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Call No.: MC 349
Repository: Arthur and Elizabeth Schlesinger Library on the History of Women in America, Radcliffe Institute for Advanced Study, Harvard University
Creator: Emily Sibley, 1888-1979
Title: Papers of Emily Sibley, 1904-1950
Quantity: 1.04 linear feet (2+1/2 file boxes) plus 1 folio photograph folder)
Language of materials: Materials in English.
Abstract: Correspondence, notes, financial accounts, etc., of Emily Sibley, home economist.
Emily Sibley, home economist, was born on October 17, 1888, the daughter of Henry Clark and Bertha (Heidenreich) Sibley, and grew up in Cambridge. She attended the Berkeley Street School and received her AB from Radcliffe in 1911 and her Bertha Sibley in home economics from Simmons College in 1913. She taught home economics at the House among the Pines, Norton, Massachusetts (1913-1915) and at the Carnegie Institute of Technology in Pittsburgh (1915-1919). In 1916 she took a summer course at Columbia Teacher's College and in the summer of 1918 taught a course in Dietetics at the Vassar College Nurses Training Center. In 1919 she moved back to her parents' home and took a temporary job at the Garland School of Homemaking. From 1920 until it closed in 1950 she taught home economics part-time at the Choate School in Brookline, Massachusetts. She then taught a course in nutrition at the New England Hospital (1950) and the Holy Ghost Hospital (1950-1953).Sibley was active in her church, the First Parish Unitarian, Cambridge, served as board member and on the Admissions Committee of the Cambridge Home for the Aged, 1954-1971, and was on the board of the Red Cross in Cambridge. She was a member of the Radcliffe Club of Boston and of the League of Women Voters, was editor of the Class of 1922 notes, and frequently represented her class at Radcliffe functions.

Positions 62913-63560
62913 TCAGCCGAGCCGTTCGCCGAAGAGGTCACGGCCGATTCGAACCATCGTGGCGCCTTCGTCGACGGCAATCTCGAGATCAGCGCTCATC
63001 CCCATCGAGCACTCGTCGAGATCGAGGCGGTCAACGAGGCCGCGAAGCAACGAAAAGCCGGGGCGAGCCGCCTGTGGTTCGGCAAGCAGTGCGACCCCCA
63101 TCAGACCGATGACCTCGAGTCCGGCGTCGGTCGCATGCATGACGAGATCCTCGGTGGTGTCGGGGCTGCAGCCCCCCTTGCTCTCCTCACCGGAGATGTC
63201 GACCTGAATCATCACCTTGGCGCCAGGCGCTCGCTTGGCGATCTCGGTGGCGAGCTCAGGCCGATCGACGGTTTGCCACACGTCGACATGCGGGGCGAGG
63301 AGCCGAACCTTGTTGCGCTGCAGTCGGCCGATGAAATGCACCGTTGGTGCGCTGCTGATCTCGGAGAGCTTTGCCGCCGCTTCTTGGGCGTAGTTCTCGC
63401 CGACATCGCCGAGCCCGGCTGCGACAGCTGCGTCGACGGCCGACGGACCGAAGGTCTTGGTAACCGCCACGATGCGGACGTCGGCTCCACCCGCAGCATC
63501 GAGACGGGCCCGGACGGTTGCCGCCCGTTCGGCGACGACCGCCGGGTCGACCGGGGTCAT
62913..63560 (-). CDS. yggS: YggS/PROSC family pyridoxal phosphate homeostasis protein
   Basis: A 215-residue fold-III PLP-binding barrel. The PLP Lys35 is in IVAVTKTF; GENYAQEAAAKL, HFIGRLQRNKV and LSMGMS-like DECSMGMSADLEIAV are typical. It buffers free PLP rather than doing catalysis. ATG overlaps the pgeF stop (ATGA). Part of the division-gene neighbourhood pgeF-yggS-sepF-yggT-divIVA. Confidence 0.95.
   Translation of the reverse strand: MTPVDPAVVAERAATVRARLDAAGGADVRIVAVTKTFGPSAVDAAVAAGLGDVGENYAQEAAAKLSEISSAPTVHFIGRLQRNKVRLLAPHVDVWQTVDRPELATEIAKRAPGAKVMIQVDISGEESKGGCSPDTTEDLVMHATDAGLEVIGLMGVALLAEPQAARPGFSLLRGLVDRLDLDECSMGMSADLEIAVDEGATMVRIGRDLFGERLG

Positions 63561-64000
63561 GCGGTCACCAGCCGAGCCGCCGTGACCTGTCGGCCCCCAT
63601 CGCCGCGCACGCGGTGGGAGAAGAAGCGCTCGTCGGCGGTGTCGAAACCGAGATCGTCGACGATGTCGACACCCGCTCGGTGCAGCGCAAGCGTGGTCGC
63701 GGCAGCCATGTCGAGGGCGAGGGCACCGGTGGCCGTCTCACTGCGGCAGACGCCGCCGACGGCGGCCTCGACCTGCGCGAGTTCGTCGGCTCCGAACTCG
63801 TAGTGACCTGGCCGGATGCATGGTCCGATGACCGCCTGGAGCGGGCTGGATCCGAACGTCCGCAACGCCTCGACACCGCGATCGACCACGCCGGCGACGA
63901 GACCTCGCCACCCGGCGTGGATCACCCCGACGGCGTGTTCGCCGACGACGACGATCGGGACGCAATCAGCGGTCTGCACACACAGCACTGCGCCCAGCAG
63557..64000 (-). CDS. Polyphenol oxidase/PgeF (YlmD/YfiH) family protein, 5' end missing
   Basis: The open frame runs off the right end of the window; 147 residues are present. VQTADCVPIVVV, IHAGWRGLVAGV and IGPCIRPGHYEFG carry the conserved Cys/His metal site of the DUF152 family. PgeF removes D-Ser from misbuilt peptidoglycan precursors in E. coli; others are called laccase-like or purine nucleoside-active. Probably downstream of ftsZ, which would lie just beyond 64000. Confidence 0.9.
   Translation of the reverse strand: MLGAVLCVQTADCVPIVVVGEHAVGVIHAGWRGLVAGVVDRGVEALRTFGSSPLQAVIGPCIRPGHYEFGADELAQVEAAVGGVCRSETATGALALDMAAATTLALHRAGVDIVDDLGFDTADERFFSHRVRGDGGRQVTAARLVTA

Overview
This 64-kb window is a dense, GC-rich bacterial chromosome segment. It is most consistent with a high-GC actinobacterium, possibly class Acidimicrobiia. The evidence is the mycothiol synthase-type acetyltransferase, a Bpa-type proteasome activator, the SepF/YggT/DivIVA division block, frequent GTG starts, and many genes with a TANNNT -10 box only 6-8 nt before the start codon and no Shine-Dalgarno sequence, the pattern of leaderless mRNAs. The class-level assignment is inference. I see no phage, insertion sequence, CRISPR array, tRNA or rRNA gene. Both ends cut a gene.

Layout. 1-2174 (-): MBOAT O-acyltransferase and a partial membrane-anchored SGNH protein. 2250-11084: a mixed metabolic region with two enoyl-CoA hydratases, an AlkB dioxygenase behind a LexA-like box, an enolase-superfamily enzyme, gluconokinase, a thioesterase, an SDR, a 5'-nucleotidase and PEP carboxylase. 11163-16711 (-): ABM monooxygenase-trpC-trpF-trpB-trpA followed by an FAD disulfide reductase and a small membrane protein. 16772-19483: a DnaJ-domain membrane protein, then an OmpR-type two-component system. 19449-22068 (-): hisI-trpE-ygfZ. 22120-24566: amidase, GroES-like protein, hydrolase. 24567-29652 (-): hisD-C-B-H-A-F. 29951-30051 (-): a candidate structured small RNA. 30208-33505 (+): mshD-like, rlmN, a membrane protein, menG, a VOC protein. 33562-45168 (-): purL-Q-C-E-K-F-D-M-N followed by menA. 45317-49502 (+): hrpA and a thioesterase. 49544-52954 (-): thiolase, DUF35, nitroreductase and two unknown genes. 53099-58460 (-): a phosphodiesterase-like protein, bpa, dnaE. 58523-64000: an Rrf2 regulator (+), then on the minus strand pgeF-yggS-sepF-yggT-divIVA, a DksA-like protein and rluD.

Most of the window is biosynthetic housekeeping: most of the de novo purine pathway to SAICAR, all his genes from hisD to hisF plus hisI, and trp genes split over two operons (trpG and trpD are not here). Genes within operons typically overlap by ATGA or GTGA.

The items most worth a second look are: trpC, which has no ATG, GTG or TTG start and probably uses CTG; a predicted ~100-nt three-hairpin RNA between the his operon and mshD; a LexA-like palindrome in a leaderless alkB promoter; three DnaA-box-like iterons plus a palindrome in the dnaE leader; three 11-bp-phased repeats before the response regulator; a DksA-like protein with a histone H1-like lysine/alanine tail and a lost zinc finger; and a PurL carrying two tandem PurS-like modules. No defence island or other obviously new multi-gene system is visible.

The collection is arranged in two series:
- I. Personal and family
- II. Home economics
This collection consists of Sibley family accounts and recipes; photographs of Emily Sibley at school and in later life, her lectures on home economics, and her collection of recipes.Series I. Personal and family contains photographs, Henry Sibley's accounts of family expenditure, and Bertha Sibley's recipes; Emily Sibley's children's books and scrapbook, and her letters to her mother.Series II. Home economics contains her lecture notes on cookery, budgeting, diet, nutrition, dressmaking, and development of personality.
- Box 1: 2v-5
- Box 2: 6-20
- Box 3: 21-33